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Portfolio Analysis

The Boston Consulting Group approach


THE GROWTH-SHARE MATRIX (The Brand Portfolio Matrix)
20%

Stars
4

Question Marks
3 2 1

15%

Market Growth rate

10%

Cash Cow

Dogs

5%

7 8

10x

5x

1x

.5x

.2x

.1x

Relative Market Share

The General Electric Model


Market Attractiveness-Competitive-Position Portfolio Classification and Strategies
Business Strength
Strong
5.00

Medium

Weak

Market Attractiveness

3.67

2.33

1.00 5.00 3.67

Low

Medium

High

2.33

1.00

GE Matrix
Each business unit can be portrayed as a circle plotted on the matrix, with the information conveyed as follows: Market size is represented by the size of the circle. Market share is shown by using the circle as a pie chart. The expected future position of the circle is portrayed by means of an arrow.

Each business is rated in terms of two major dimensions Market (Industry) Attractiveness Business Strength If one of these factors is missing the business will not produce outstanding results. The GE Model leads strategic planners to look at more factors in evaluating an actual or potential business than BCG matrix does. To measure these two dimensions, strategic planners must identify the factors underlying each dimension and find a way to measure them and combine then into an index. Clearly evaluating these factors requires data and assessment from marketing and other company personnel Management rates each factor from 1 (very unattractive) to 5 (very attractive) .The ratings are multiplied by weights reflecting the factors relative importance, to arrive at the values which are summed for each dimension.

Industry attractiveness and business unit strength are calculated by first identifying criteria for each, determining the value of each parameter in the criteria, and multiplying that value by a weighting factor. The result is a quantitative measure of industry attractiveness and the business unit's relative performance in that industry Industry attractiveness = factor value1 x factor weighting1 + factor value2 x factor weighting2+

Vertical Axis Market Attractiveness

Horizontal Axis Business Strength Market share Growth in market share Brand equity Distribution channel access Production capacity Profit margins relative to competitors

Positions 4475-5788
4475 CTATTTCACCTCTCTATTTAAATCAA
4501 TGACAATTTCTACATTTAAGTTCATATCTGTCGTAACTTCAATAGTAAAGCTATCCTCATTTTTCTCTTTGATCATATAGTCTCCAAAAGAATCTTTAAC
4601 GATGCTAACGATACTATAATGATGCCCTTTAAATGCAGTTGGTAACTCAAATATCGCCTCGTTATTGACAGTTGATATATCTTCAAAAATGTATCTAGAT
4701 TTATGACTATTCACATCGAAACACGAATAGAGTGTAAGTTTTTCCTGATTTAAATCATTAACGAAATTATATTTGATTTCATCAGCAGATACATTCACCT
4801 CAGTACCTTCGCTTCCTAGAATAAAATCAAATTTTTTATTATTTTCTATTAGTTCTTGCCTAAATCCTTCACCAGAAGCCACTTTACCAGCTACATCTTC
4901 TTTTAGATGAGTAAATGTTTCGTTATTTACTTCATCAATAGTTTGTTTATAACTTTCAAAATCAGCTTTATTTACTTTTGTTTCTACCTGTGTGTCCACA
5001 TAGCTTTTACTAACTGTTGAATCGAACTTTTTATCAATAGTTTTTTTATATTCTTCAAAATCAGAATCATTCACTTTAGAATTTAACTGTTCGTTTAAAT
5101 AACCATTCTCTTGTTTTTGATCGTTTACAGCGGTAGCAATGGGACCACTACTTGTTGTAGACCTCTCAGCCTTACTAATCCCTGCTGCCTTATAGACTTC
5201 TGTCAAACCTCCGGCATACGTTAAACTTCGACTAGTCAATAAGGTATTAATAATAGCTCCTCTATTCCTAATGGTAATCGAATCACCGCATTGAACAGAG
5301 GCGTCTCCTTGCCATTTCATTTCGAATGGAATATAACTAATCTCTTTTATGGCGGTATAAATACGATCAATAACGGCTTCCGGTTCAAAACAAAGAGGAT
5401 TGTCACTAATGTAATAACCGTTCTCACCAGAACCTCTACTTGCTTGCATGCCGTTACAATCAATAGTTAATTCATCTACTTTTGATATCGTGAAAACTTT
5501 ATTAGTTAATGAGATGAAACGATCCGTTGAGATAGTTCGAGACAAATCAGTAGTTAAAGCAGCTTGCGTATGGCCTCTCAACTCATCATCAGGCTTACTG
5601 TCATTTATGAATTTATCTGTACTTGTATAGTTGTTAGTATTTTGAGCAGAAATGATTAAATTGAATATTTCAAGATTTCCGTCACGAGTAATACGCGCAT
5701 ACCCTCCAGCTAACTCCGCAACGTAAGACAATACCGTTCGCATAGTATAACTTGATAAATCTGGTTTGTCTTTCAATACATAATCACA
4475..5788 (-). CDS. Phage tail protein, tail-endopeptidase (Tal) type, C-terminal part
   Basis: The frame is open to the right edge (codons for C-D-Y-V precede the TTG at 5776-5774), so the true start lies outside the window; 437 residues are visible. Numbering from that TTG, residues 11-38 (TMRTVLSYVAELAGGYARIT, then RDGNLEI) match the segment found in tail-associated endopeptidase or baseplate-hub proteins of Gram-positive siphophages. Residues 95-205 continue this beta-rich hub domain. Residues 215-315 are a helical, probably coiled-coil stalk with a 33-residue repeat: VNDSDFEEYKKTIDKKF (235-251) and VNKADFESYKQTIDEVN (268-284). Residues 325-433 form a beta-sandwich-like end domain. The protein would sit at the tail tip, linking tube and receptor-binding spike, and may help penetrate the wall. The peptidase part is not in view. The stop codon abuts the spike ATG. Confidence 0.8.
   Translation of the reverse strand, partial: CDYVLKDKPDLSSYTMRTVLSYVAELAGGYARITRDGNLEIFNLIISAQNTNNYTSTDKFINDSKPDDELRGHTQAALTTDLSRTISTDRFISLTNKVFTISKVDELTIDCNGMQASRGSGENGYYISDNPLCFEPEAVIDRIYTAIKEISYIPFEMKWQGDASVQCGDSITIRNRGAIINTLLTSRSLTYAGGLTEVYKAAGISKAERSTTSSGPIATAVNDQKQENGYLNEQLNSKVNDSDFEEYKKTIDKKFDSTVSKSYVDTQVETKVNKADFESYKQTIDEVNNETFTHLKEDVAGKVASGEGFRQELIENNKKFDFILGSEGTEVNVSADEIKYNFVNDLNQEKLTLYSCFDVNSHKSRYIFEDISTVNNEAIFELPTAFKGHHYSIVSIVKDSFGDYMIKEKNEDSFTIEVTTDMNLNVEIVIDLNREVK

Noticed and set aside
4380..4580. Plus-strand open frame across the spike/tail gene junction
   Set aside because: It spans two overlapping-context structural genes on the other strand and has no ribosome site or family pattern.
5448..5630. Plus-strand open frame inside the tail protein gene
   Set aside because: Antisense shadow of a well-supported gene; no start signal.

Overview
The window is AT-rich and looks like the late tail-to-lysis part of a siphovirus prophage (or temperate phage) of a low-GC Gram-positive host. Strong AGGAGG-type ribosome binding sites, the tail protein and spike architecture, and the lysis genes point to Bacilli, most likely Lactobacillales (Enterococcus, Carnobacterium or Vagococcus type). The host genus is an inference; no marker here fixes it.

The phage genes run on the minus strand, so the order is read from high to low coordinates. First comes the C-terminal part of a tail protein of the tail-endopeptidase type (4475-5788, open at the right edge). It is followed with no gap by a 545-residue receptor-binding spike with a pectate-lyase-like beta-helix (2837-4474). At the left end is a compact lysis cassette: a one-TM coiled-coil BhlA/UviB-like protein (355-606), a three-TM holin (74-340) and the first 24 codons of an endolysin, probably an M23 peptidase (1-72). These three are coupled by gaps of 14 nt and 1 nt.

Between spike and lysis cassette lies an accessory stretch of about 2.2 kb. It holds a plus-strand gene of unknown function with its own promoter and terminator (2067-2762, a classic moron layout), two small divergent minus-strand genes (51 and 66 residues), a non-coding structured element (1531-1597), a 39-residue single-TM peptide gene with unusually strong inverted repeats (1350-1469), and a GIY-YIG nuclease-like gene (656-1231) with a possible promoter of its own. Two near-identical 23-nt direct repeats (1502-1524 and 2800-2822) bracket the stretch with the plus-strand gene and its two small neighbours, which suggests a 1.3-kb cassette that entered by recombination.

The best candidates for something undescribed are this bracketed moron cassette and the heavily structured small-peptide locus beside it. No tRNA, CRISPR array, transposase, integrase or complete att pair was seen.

Market growth rate Market size Demand variability Industry profitability Industry rivalry Global opportunities Macro environmental factors

Market Attractiveness
Weight
Overall Market Size Annual market growth rate Historical profit margin Competitive intensity Technological requirements Inflationary vulnerability Energy requirements Environmental impact 0.20 0.20 0.15 0.15 0.15 0.05 0.05 0.05 1.00

Rating (1-5)
4 5 4 2 4 3 2 3

Value
0.80 1.00 0.60 0.30 0.60 0.15 0.10 0.15 3.70

The General Electric Model


Business Strength
Strong
PROTECT POSITION Invest to grow at maximum digestible rate

Medium
INVEST TO BUILD Challenge for leadership Build selectively on strengths Reinforce vulnerable areas

Weak
BUILD SELECTIVELY Specialize around limited strengths Select ways to overcome weakness Withdraw if indications of sustainable growth are lacking LIMITED EXPANSION OR HARVEST Look for ways to expand without high risk; otherwise minimize investment and rationalize operations

Market Attractiveness

High

Concentrate effort on maintaining strength

BUILD SELECTIVELY

Medium

Invest heavily in most attractive segments Build up ability to counter competition Emphasize profitability by raising productivity PROTECT AND REFOCUS

SLECTIVITY/MANAGE FOR EARNINGS Protect existing program Concentrate investments in segments where profitability is good and risks are relatively low MANAGE FOR EARNINGS Protect position in most profitable segments Upgrade product line Minimize investment

DIVEST Sell on time that will minimize cash value Cut fixed costs and avoid investment meanwhile

Low

Manage for current earnings Concentrate on attractive segments Defend strengths

LIMITATIONS OF GE- MATRIX


Valuation of the realization of the various factors Aggregation of the indicators is difficult Core competencies are not represented Interactions between Strategic Business Units are not considered There is no research to prove that there is a relationship between market attractiveness and business position. The interrelationships between SBU's, products, brands, experiences or solutions is not taken into account. This approach does require extensive data gathering. Scoring is personal and subjective. There is no hard and fast rule on how to weight elements. The GE matrix offers a broad strategy and does not indicate how best to implement it.